Mr. and Mrs. Henry Ruhga and
little daughter. Eunice, left Friday
for their new home near North
IMatte. Mrs. Ruhga and Eunice
have been visiting for the past few
weeks with Mrs. Huhge's parents.
Mr. and Mrs. John Adams. The peo
ple of Eagle will miss them, but
wish them happiness and prosperity
in their new home.
Considerable excitement was oc
casioned at Eaiile last Fridav bv the
fact that a couple of girls from Lin
coln had been arrested the eveninsr
previous for having purloined some
millinery- and other ladies wraps
from the dance hall.- They had made
their get-away, as we understand it.
and had got back to Lincoln followed
by Marshal Hartsock and weveral
ithers. They were located and brot
back to sleep the remainder of the
night in the place not built for ladies
of refined tastes. Fridav morninu
they were brought before his honor.
Judge Peterson, and after more or
less delay, were handed a fine of $10
and costs. The young men who were
with them to pay the bill were un
able to get their checks cashed and
were compelled to return to Lincoln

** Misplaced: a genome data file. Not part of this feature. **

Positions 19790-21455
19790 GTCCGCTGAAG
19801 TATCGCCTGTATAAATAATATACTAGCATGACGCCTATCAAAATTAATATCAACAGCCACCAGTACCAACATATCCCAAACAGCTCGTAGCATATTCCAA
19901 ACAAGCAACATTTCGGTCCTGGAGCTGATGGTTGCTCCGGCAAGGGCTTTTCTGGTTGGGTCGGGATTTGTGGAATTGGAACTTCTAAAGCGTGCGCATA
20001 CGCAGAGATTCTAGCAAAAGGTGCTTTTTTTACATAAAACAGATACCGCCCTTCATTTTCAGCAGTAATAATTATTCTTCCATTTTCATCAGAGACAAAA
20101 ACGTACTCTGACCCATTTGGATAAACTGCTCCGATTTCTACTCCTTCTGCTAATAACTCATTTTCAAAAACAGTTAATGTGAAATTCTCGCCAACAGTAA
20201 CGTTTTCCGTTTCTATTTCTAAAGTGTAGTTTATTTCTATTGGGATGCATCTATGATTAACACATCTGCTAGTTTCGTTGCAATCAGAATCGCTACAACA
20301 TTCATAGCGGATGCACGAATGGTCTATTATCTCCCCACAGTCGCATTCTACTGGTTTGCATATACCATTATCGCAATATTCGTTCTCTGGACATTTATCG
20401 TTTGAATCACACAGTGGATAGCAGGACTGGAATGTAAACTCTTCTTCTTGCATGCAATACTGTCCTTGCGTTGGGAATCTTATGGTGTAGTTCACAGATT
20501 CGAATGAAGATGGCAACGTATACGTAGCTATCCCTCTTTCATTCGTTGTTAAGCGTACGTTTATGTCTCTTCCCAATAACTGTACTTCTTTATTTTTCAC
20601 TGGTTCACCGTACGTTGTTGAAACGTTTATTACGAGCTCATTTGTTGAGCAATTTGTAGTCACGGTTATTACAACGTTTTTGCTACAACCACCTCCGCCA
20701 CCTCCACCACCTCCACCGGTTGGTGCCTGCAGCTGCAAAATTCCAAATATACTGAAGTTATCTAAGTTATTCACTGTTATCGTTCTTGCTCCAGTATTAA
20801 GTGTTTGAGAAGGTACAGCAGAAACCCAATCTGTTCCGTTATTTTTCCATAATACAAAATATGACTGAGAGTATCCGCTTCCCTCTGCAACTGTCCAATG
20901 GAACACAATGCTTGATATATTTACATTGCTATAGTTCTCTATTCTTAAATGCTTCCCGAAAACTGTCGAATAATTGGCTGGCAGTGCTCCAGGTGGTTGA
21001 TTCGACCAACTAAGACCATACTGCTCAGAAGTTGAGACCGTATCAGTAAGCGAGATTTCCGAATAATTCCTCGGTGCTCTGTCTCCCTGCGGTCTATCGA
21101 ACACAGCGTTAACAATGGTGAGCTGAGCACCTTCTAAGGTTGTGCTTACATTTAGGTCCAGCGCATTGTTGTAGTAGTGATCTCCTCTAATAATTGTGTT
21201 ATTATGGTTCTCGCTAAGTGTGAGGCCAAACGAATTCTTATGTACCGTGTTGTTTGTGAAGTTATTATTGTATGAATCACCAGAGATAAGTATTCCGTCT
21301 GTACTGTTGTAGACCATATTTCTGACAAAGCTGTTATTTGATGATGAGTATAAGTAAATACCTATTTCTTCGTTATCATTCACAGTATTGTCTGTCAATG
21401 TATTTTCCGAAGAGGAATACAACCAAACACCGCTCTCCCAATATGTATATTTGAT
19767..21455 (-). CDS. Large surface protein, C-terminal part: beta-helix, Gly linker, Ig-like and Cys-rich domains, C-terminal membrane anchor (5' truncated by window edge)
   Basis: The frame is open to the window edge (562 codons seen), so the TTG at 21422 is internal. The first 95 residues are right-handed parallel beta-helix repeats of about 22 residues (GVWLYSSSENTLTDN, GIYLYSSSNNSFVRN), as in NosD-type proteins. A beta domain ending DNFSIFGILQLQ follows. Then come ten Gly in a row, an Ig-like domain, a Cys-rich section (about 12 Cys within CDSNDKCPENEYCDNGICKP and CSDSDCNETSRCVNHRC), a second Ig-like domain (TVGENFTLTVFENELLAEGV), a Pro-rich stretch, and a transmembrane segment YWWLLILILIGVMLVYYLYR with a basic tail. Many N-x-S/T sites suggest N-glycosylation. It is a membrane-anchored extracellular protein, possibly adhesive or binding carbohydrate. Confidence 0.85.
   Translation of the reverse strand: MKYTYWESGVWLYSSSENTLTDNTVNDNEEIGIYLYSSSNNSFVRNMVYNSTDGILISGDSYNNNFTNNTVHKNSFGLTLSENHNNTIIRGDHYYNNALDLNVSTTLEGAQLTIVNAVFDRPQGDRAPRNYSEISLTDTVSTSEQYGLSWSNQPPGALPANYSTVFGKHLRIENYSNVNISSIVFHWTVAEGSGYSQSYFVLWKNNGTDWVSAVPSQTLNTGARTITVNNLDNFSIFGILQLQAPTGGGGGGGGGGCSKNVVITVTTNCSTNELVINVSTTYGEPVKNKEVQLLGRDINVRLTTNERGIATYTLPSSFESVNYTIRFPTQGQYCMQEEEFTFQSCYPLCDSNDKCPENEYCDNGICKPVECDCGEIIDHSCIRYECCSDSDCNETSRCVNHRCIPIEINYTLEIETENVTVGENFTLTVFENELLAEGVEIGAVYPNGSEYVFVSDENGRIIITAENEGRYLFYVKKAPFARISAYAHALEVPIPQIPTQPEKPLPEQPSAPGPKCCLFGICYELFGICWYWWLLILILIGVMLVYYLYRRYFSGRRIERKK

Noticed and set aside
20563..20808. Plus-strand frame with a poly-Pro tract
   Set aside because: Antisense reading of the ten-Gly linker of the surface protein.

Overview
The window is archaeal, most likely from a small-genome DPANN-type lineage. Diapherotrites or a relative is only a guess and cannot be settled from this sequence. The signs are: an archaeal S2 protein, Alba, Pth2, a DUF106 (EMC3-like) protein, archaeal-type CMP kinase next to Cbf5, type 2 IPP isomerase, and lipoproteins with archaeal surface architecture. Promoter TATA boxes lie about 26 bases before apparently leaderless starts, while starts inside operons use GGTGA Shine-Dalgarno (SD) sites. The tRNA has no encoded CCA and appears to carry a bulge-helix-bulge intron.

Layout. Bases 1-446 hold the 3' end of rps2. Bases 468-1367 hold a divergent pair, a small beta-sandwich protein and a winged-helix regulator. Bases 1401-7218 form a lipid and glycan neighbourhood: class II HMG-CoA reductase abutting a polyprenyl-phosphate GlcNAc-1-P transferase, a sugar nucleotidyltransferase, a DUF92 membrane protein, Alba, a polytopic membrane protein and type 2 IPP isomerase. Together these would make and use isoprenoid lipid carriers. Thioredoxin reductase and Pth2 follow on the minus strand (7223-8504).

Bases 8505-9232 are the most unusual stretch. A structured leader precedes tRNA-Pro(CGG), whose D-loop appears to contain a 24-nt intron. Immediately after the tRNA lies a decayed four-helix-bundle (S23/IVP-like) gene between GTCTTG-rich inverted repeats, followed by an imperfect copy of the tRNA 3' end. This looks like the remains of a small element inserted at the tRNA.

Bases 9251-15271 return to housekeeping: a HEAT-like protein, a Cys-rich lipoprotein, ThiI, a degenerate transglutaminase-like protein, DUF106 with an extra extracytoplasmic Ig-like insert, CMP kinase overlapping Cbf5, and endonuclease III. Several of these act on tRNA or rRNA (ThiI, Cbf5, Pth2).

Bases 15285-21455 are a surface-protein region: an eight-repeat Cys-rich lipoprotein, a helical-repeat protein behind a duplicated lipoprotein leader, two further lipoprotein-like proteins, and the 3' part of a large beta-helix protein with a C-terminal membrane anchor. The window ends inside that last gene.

for the cash to set the fair ones at
'-'mm Frfdav'.t Ta!lv.
This morning Con Mahoney, an
old time IMat turnout h man. arrived
in the city for a visit with friends
with whom he was associated in tin--years
long gone. Mr. Mahonoy wa.
a resident here many years ago ai'
is a brother of T. II. Mahoney. one
of ihe old residents of 'the city. Hje
has for the pa-"t winter ben engag
ed in working in the .shipyards at
N'i'W Orleans and expects to rc-niai'.:
for tho summer in the north.
uick, comDlete
The uniform vaporizing and carburet
tin: qualities of Red Grown Gasoline
make perfect carburetor adjustment
possible. It enables you to be sure of
an efficient, economical mixture; quick,